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Posts Tagged ‘william bullard’

If you live anywhere near Worcester, Mass., try to get to a unique photography exhibit at the Worcester Art Museum by February 25.

Asakiyume and I meet up about once a year, often in a museum, and we saw three interesting shows at the Worcester Art Museum over the Martin Luther King, Jr., holiday.

First, we checked out a small exhibit on antique Japanese metalwork from the Higgins Armory collection. I thought Asakiyume would be interested because of her many ties to Japan. We especially liked a tiny metal dragon and a lifelike lobster — beautiful.

We appreciated the museum’s main event, too, a show featuring art Winslow Homer created while living in England. Related work by J.M.W. Turner and other artists who influenced Homer filled out the exhibit, here.

But it was the collection of William Bullard‘s recently discovered photos of an early 20th century mixed-race Worcester community that had us riveted. Asakiyume wrote about it on her own blog, here.

What was the most remarkable aspect? That there was a mixed-race community at all in Massachusetts at that time? That the photographer whose photos were mostly of African Americans was white? That his subjects looked so relaxed, as opposed to the stiff people seen in most portrait photography of the time? That the works were lost for decades? That they were recovered in the form of glass slides and were printed for the first time for the show?

No, I think what touched us the most were quotations in certain wall texts. Amazingly, the photographer kept detailed notes on who everyone was, so stunned descendants of many subjects got to see their ancestors for the first time or to learn that a family legend was true.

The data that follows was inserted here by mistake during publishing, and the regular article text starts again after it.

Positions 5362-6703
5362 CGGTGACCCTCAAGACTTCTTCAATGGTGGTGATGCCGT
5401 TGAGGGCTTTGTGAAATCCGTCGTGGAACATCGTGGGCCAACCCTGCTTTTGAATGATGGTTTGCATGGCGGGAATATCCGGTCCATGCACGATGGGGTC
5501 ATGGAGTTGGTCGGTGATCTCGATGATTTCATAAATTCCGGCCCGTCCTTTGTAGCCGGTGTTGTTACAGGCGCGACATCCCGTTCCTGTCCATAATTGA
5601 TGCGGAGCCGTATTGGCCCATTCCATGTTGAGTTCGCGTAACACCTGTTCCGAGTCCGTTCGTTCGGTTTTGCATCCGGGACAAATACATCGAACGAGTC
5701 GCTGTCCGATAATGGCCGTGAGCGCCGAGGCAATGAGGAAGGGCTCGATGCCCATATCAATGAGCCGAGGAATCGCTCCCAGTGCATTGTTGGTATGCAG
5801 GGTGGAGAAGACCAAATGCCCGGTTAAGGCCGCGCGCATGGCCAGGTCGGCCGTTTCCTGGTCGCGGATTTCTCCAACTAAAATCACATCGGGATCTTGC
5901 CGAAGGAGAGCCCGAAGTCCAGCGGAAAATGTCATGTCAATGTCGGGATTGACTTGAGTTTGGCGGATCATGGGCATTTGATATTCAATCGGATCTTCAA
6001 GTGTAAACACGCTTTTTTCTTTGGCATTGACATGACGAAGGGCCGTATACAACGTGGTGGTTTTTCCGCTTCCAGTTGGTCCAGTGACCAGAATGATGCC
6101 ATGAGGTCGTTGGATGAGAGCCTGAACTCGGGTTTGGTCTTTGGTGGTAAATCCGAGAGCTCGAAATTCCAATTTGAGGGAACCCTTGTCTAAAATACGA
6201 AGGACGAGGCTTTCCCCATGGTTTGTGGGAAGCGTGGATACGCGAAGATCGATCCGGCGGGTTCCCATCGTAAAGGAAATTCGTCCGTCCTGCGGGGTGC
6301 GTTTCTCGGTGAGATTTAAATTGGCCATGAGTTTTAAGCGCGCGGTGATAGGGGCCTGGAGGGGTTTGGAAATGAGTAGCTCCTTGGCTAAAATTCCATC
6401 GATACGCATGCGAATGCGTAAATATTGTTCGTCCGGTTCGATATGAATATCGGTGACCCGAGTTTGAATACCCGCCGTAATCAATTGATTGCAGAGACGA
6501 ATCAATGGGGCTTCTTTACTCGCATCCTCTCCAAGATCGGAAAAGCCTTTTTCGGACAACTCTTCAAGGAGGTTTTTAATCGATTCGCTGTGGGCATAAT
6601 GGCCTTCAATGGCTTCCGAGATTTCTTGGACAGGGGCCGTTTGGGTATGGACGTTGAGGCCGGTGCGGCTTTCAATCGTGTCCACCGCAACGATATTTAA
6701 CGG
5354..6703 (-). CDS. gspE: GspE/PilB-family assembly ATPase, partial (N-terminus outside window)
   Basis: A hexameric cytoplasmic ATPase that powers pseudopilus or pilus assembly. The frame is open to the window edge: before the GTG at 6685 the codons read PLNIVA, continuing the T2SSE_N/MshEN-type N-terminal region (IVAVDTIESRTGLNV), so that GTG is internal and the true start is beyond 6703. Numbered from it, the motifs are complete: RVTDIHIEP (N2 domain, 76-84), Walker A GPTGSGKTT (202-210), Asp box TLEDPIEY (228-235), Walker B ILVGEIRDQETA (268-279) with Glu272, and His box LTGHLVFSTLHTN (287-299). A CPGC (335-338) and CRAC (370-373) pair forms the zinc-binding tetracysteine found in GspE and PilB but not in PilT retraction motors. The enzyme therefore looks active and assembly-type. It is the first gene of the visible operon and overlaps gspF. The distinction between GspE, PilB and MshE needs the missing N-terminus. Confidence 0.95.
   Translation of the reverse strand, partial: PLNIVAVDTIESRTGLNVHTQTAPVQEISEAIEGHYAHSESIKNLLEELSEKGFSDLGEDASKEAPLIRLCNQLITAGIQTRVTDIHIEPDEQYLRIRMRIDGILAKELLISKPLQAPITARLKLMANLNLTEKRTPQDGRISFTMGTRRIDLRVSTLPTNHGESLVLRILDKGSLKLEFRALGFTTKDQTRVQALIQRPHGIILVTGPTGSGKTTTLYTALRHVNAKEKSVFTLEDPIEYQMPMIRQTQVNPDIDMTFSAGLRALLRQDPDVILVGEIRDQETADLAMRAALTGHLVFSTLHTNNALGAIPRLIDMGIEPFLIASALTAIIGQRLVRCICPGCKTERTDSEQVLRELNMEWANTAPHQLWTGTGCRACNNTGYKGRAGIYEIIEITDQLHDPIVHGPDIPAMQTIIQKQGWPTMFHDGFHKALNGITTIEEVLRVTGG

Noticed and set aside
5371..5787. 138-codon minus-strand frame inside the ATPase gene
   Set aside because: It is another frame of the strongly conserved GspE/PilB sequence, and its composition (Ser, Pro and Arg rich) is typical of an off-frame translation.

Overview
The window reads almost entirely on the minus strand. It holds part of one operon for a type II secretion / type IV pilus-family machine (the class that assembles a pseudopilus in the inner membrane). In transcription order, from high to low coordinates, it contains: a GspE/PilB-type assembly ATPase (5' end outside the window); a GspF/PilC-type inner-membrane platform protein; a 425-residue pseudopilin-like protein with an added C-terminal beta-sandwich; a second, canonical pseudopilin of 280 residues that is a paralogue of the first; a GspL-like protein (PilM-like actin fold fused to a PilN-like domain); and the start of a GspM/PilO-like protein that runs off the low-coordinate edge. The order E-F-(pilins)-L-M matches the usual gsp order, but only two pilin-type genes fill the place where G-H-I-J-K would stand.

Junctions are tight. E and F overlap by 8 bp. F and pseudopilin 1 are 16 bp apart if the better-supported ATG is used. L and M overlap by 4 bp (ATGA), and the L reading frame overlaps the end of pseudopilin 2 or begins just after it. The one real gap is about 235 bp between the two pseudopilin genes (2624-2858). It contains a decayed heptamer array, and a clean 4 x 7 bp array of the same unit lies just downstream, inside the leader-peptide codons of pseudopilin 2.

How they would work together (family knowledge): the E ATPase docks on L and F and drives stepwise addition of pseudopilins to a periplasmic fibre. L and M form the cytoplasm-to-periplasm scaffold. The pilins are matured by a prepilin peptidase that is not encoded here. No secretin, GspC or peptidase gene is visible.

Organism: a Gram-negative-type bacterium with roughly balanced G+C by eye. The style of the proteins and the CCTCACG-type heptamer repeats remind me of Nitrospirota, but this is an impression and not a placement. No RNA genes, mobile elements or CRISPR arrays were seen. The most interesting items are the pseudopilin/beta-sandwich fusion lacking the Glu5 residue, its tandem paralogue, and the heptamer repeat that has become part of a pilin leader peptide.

The photographer was poor and couldn’t afford handsome settings. Some subjects had to pose in front of a worn sheet. Bullard lived with his mother and earned little money or recognition from his avocation. He died by his own hand.

How I wish he could have seen what his art meant to people! It wasn’t until the purchaser of the slides remembered he had also bought Bullard’s logs that two and two made four.

Reports the Daily Mail, “In January 2014 [purchaser Frank J. Morrill] and Clark University history professorĀ Janette Thomas Greenwood and her class began researching the stories behind Bullard’s subjects, constructing rich individual narratives and community history. ” (Asakiyume found the Daily Mail article. Read it here and enjoy the array of pictures.)

The Worcester Art Museum adds, “A comprehensive website hosted by Clark University (www.bullardphotos.org) offers teaching resources for educators, all of the photographs and sitters featured in Rediscovering an American Community of Color, a map of the Beaver Brook neighborhood (circa 1911), and additional research written by the Clark students who participated in a seminar related to the exhibition.”

Asakiyume took this photo of Bullard’s photo because she loved sweet-faced Luvenia Ward (right), shown here with her sisters. The photo was printed in 2016 from recently discovered glass slides of Worcester, Mass., photographer William Bullard (1876-1918).

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